Compound this with less adults coming to games for many reasons already listed and you have a critical need for every spectator's dollar. That means if you have to give up a crowd of 300 students who haven't paid for a crowd of 150 students who HAVE paid in order to make sure that 65 players playing are able to be safe in good equipment and that the mower that keeps the grass cut gets repaired, then so be it.

 

That is why schools charge students. It ain't to make a buck. It's to survive.

 

Excellent analysis @VF111 but the overarching message to the "powers that be" in Kentucky is this modus operandi is unsustainable.

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It's not just high school football that is seeing a decline in attendance. Almost all spectator sports are having trouble putting butts in the seats. Major league baseball, the NBA, NACAR even the mighty NFL are seeing more and more empty seats. I am a big motorsports fan and the Nascar race at Kentucky Speedway this year was maybe 50% full. The NHRA U.S. Nationals used to be standing room only for 3 of the 5 days of the event and this year you had more empty seats than occupied ones.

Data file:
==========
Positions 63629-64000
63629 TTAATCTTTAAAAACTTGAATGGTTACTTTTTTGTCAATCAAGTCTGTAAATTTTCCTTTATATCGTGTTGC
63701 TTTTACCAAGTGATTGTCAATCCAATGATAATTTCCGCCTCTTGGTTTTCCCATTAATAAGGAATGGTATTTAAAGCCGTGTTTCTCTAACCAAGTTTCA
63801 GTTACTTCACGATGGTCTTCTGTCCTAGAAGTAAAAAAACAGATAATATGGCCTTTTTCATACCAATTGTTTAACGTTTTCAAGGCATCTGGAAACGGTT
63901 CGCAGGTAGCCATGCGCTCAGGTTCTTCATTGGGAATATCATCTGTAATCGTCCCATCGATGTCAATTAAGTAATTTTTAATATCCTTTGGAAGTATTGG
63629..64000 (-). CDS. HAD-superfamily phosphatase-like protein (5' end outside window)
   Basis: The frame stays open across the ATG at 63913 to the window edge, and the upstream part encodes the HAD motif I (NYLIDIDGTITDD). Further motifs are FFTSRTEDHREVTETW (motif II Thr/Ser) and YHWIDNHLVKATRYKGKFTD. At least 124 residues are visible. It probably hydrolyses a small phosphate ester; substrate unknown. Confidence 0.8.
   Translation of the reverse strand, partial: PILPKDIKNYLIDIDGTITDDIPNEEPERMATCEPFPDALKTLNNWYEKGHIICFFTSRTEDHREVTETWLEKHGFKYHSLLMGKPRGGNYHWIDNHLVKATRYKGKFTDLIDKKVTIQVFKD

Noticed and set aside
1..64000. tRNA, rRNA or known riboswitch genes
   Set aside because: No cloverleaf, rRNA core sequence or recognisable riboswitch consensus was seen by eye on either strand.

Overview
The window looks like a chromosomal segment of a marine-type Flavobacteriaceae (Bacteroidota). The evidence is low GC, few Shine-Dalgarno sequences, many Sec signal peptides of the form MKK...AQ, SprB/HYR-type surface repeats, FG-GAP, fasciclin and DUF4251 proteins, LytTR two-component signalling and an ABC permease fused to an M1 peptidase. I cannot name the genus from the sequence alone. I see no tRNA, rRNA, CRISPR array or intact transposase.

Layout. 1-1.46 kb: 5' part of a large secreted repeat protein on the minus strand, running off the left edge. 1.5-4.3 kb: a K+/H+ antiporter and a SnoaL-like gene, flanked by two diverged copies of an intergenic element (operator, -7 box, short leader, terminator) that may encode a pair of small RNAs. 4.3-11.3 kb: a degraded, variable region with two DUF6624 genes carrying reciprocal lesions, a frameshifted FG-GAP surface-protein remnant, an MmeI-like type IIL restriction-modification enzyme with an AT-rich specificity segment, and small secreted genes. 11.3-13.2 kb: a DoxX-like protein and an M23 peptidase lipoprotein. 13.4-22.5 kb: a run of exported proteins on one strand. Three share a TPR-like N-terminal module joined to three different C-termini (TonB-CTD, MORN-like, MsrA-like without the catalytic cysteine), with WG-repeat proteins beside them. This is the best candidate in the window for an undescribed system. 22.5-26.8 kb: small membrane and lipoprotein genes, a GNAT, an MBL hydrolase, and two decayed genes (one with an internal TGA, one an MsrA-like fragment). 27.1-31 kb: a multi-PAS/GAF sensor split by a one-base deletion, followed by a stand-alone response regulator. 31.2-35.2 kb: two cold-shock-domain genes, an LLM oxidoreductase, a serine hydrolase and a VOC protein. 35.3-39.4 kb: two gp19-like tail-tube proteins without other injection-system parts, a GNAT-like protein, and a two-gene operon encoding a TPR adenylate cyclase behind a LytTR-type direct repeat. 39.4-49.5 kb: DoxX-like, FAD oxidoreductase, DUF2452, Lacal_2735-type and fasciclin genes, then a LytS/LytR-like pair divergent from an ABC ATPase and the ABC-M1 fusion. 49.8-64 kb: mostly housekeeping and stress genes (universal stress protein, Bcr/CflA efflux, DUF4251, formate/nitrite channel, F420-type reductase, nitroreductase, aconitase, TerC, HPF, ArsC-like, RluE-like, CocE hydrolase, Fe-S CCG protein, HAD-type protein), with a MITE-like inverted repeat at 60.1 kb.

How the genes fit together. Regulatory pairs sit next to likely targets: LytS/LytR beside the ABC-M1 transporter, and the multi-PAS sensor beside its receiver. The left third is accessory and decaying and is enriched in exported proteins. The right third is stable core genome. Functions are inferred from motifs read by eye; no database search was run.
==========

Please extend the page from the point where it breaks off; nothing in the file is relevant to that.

Competition for our entertainment dollar is taking its toll on all these sports and more. One thing I have not seen mentioned is a lack of interest buy the younger generations. Growing up with all the electronic stimuli they have at there disposal is changing what people do for relaxation and entertainment.

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Too many options everywhere, all at your fingertips if desired. All levels Even NFL having same attendance issue. Sad but don’t know how you combat it in today’s digital world.